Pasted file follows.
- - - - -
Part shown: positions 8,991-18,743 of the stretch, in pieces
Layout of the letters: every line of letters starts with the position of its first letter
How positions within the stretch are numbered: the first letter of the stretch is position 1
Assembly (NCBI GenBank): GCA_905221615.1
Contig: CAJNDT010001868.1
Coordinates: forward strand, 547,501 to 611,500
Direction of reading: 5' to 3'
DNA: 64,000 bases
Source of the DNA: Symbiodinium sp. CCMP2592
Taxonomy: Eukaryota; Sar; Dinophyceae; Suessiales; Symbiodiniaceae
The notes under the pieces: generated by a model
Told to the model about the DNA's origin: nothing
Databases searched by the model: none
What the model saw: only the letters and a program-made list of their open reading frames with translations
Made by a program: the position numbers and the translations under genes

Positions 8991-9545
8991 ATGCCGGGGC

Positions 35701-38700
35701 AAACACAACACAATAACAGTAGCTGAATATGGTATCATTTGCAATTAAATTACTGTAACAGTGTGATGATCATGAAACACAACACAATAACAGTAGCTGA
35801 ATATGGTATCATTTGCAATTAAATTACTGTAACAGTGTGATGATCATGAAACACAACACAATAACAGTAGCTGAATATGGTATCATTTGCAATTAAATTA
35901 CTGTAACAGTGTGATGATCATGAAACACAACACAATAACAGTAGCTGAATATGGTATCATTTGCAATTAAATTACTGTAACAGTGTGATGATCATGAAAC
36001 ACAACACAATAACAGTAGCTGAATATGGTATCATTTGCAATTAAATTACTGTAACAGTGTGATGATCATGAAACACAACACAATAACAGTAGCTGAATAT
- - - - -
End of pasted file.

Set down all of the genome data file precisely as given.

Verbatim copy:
Part shown: positions 8,991-18,743 of the stretch, in pieces
Layout of the letters: every line of letters starts with the position of its first letter
How positions within the stretch are numbered: the first letter of the stretch is position 1
Assembly (NCBI GenBank): GCA_905221615.1
Contig: CAJNDT010001868.1
Coordinates: forward strand, 547,501 to 611,500
Direction of reading: 5' to 3'
DNA: 64,000 bases
Source of the DNA: Symbiodinium sp. CCMP2592
Taxonomy: Eukaryota; Sar; Dinophyceae; Suessiales; Symbiodiniaceae
The notes under the pieces: generated by a model
Told to the model about the DNA's origin: nothing
Databases searched by the model: none
What the model saw: only the letters and a program-made list of their open reading frames with translations
Made by a program: the position numbers and the translations under genes

Positions 8991-9545
8991 ATGCCGGGGC

Positions 35701-38700
35701 AAACACAACACAATAACAGTAGCTGAATATGGTATCATTTGCAATTAAATTACTGTAACAGTGTGATGATCATGAAACACAACACAATAACAGTAGCTGA
35801 ATATGGTATCATTTGCAATTAAATTACTGTAACAGTGTGATGATCATGAAACACAACACAATAACAGTAGCTGAATATGGTATCATTTGCAATTAAATTA
35901 CTGTAACAGTGTGATGATCATGAAACACAACACAATAACAGTAGCTGAATATGGTATCATTTGCAATTAAATTACTGTAACAGTGTGATGATCATGAAAC
36001 ACAACACAATAACAGTAGCTGAATATGGTATCATTTGCAATTAAATTACTGTAACAGTGTGATGATCATGAAACACAACACAATAACAGTAGCTGAATAT